The value of landhow heavily it was taxedwas determined by its proximity to theriver. Lowland fields that flooded naturally were the most prized. Those farther inlandthat needed to be flooded through irrigation were taxed at a lower rate.

    Primary Source Reading 2 L2

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    Finding Tutankhamens Tomb

    Popular interest in ancient Egypt soared with the discovery in 1922 ofthe sealed tomb of the young ruler Tutankhamen. Though King Tutwas actually a minor figure in history, the discovery influenced fashion,jewelry, home decoration, and even popular music. Sensational newspaperswarned of a curse on those who had opened the tomb.

    Well hidden in the rocks of the Valley of the Kings, near Thebes,Tutankhamens tomb was unusual because it was almost untouched by van-dals or grave robbers. Magnificent works of art and useful objects, rich withgold and gems, were found with the young pharaoh. Veteran British archaeol-ogist Howard Carter had spent more than ten years searching for the tomb ofTutankhamen. The find was a last-chance triumph, for Carters sponsor, LordCarnarvon, was ready to abandon the project.

    This reading is from Carters own story of what he saw when he firstopened Tutankhamens tomb. At this point, workers at the dig had spentweeks clearing out blocked-up stairways and passages cut into the rock cliffswhere royal tombs were placed.

    Guided Reading In this selection, read to learn what Carter discovered in Tutankhamens tomb.

    The day following (November 26th) was theday of days, the most wonderful that I have everlived through. . . . Throughout the morning thework of clearing continued, slowly . . . onaccount of the delicate objects that were mixedwith the filling [in the passageway]. Then, in themiddle of the afternoon, 30 feet down from theouter door, we came upon a second sealeddoorway . . . behind it was the answer to thequestion.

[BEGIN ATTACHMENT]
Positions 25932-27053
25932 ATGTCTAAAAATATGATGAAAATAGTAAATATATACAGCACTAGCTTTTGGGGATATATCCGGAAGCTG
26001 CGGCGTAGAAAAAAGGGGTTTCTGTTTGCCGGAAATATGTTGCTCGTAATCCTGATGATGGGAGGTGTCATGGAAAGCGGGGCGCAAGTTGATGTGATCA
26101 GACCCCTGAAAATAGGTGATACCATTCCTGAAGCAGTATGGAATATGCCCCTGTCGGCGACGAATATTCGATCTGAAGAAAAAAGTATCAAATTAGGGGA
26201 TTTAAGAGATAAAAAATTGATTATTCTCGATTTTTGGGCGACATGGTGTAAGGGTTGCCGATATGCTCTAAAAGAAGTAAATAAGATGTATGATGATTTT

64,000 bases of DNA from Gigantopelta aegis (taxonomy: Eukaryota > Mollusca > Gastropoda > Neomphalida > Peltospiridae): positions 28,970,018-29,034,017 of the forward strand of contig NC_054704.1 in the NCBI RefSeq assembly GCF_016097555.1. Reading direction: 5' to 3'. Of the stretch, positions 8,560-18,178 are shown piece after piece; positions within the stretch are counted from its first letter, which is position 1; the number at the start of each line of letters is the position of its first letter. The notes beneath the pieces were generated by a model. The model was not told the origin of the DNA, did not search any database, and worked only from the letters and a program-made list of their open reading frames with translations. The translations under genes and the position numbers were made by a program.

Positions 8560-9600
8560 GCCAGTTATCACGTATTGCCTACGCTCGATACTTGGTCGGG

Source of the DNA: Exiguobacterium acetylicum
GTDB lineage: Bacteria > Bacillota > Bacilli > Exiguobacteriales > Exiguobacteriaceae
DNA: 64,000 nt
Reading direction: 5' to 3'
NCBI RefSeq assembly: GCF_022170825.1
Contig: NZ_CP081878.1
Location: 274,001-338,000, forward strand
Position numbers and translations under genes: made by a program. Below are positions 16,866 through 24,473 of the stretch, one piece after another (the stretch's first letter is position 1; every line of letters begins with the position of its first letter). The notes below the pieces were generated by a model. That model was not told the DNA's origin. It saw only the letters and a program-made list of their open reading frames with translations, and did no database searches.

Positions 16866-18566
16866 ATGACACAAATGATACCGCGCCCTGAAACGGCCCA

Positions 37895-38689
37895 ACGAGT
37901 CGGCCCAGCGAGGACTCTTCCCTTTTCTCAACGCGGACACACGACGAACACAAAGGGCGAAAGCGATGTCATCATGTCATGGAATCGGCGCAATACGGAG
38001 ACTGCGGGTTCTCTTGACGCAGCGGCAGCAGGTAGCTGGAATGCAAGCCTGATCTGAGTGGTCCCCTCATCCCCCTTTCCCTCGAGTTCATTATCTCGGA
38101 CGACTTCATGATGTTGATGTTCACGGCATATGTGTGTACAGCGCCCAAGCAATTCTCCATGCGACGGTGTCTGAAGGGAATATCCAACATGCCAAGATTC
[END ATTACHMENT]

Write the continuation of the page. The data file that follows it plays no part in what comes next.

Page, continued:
. . . With trembling hands I made a tinybreach in the upper left hand corner [of thedoor]. Darkness and blank space, as far as aniron testing-rod could reach, showed that what-ever lay beyond was empty. . . . Widening thehole a little, I inserted the candle and peeredin. . . . At first I could see nothing, the hot airescaping from the chamber causing the candleflame to flicker, but presently, as my eyes grewaccustomed to the light, details of the roomwithin emerged slowly from the mist, strangeanimals, statues, and goldeverywhere theglint of gold.

    For the momentan eternity it must haveseemed to the others standing byI was struckdumb with amazement. When Lord Carnarvon,unable to stand the suspense any longer,

    inquired anxiously, Can you see anything?, itwas all I could do to get out the words, Yes,wonderful things! Then widening the hole a lit-tle further, so that we both could see, we insert-ed an electric torch [flashlight]. . . .

    Gradually the scene grew clearer, and wecould pick out individual objects. First, rightopposite to us . . . were three great gilt couches,their sides carved in the form of monstrous ani-mals [leopards] . . . with heads of startling real-ism. . . . Next, on the right, two statues caughtand held our attention: two life-sized figures of aking in black, facing each other like sentinels,gold kilted, gold sandalled. . . .

    These were the dominant objects that caughtthe eye at first. Between them, around them,piled on top of them, there were countless oth-ersexquisitely painted and inlaid caskets[boxes with lids]; alabaster vases, some beauti-fully carved . . . ; strange black shrines, from theopen door of one a great gilt snake peeping out;bouquets of flowers or leaves; beds; chairs beau-tifully carved; a golden inlaid throne; . . . on theleft a confused pile of overturned chariots, glis-tening with gold and inlay; and peeping frombehind them another portrait of a king.

    . . . Presently it dawned upon our

    P R I M A R Y S O U R C E R E A D I N G 2

    APPLICATION AND ENRICHMENTAPPLICATION AND ENRICHMENTHistory SimulationActivity 2 L1

    Introduction by host (30 seconds):

    Ideas of topics to be discussed in talk (34 minutes):

    Questions from host or audience (1 minute):

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    HANDOUT MATERIAL

    Talking HeadsPlanning Worksheet

    Select one of these pairs for your talk show.

    Phoenician alphabet inventor and Ashurbanipal Moses and Zoroaster

    Egyptian merchant and Persian road engineer Nebuchadnezzar and Solomon

    Phoenician sailor and Chaldean stargazer

    Actors Props Master Audience memberswith questions

    Other

    Host Director Publicity

    Name Date Class

    2H I S T O R YS I M U L A T I O NAC T I V I T Y

    Historical SignificanceActivity 2 L2

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    Hammurabis code was a great innova-tion of Mesopotamian civilization. The codeprovid